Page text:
USAID IHP: Assisting the supervision of integrated Community Care Management sites in DRC
About the author
Sacha Hinz joined Bluesquare in 2019 as project manager to support Monitoring & Evaluation projects as well as Health System Strengthening projects mostly in DRC. With a background in Public Health and work experience in West Africa, she seeks to harmonise as much as possible the digital tools developed with the realities of the field.
In Congolese villages too small for clinics and health facilities, people seek care at integrated community care management sites (iCCMs). These are run by community health workers. Services may include sharing information to improve healthy behaviors, distributing oral rehydration solutions for diarrhea, and referring more serious issues to a health facility.
In June 2021, the USAID Integrated Health Program (USAID IHP) surveyed its nine target provinces. It found that 54% of respondents cited community health workers as their most frequent source for health information.
Yet, iCCMs were historically not included in monitoring and data collection for the DRC health system. Head nurses were functionally the only people with any insight into iCCMs, including cases treated and supplies needed. This can lead to shortages in the supply of basic medicines (such as paracetamol, antimalarial treatments and contraception) but also miss key public health information such as the number of cases received in the iCCM with respiratory symptoms, malaria-related symptoms, diarrhea symptoms and malnutrition. Constant monitoring of these situations makes it possible to better direct the necessary assistance to deal with these health issues that are relatively easy to treat with the right equipment.
Starting point, put community care management sites on the map
In order to include iCCMs within monitoring, the DRC Ministry of Health (MoH) was running into several issues:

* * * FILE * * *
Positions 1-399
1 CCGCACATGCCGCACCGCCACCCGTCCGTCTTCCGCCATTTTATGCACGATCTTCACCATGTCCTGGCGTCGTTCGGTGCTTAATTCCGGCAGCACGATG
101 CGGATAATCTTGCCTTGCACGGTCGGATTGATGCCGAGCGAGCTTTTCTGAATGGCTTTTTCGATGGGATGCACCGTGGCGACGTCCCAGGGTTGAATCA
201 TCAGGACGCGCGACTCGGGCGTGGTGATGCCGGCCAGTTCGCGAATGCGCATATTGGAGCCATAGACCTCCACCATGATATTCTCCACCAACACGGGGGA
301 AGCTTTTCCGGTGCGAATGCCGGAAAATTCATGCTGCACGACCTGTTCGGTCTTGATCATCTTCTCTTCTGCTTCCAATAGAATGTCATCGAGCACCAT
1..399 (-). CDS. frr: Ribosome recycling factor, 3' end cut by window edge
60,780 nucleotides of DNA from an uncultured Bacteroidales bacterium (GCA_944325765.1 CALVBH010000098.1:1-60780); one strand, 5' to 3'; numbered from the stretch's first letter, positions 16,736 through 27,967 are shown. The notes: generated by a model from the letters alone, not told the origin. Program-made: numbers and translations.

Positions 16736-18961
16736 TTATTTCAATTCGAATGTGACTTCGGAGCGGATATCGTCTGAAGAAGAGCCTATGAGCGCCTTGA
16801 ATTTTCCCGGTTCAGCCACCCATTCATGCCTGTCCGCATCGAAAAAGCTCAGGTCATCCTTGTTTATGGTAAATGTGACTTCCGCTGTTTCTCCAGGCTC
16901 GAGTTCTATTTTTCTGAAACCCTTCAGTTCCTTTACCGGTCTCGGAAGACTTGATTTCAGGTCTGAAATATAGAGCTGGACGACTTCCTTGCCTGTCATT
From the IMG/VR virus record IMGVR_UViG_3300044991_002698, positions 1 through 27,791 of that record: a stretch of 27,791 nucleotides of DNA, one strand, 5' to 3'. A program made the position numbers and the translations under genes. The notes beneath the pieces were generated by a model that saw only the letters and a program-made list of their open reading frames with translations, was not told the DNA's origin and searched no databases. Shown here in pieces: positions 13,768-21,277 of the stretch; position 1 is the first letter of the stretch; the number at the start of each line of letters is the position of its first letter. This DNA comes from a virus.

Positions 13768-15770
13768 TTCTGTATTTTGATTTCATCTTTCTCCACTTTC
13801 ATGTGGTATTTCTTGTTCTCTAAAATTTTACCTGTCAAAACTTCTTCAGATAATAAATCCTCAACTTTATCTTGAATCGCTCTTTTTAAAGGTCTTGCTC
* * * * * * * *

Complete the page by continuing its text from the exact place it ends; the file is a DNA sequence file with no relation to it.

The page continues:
- iCCMs were not precisely mapped via satellite, a process known as geolocation
- iCCM sites are supervised by head nurses at the nearest health facilities, but their monthly reports were unstandardized and completed on paper, never entered digitally into any national database or reported directly to the Ministry of Health.
In October 2020, USAID IHP introduced a solution to address this blind spot. While supporting the MoH to supplement their health facility registry, Bluesquare, as technical partner in the USAID IHP consortium had the honor of developing a mobile data collection app for health facilities to input their geographic location. This app was then adapted for iCCMs—and expanded to monitor available stocks of drugs and health commodities and track patient traffic. The app standardizes monthly supervision forms and provides data on indicators tracked across all levels of the health system.
“Managing this data was tedious. But with the arrival of this app, the mapping of iCCMs is done electronically. We have the GPS coordinates of these sites and even their photos. Essential iCCM supervision data is now coming back faster than before because it it immediately available on the server.”
Dr. Albert Kadjunga, Kinshasa-based manager at the Ministry of Health
Map new structures and start monthly supervision
Since December 2020, USAID IHP-trained trainers at the central level have in turn trained provincial staff to use the app in all nine provinces, and training is ongoing for head nurses at facilities in health zones. The number of geolocated iCCMs has nearly tripled, from 889 in 2019 to 2,321 in October 2021. In less than a year, head nurses have submitted 2,151 monthly supervision forms for iCCMs. New data arrives every week.
To expand the iCCM app for use nationwide, the MOH has asked for USAID IHP’s support to develop a platform that syncs app information about community care sites with the country’s health management information system. Integrating this information will enable decision-makers to better allocate resources and target interventions.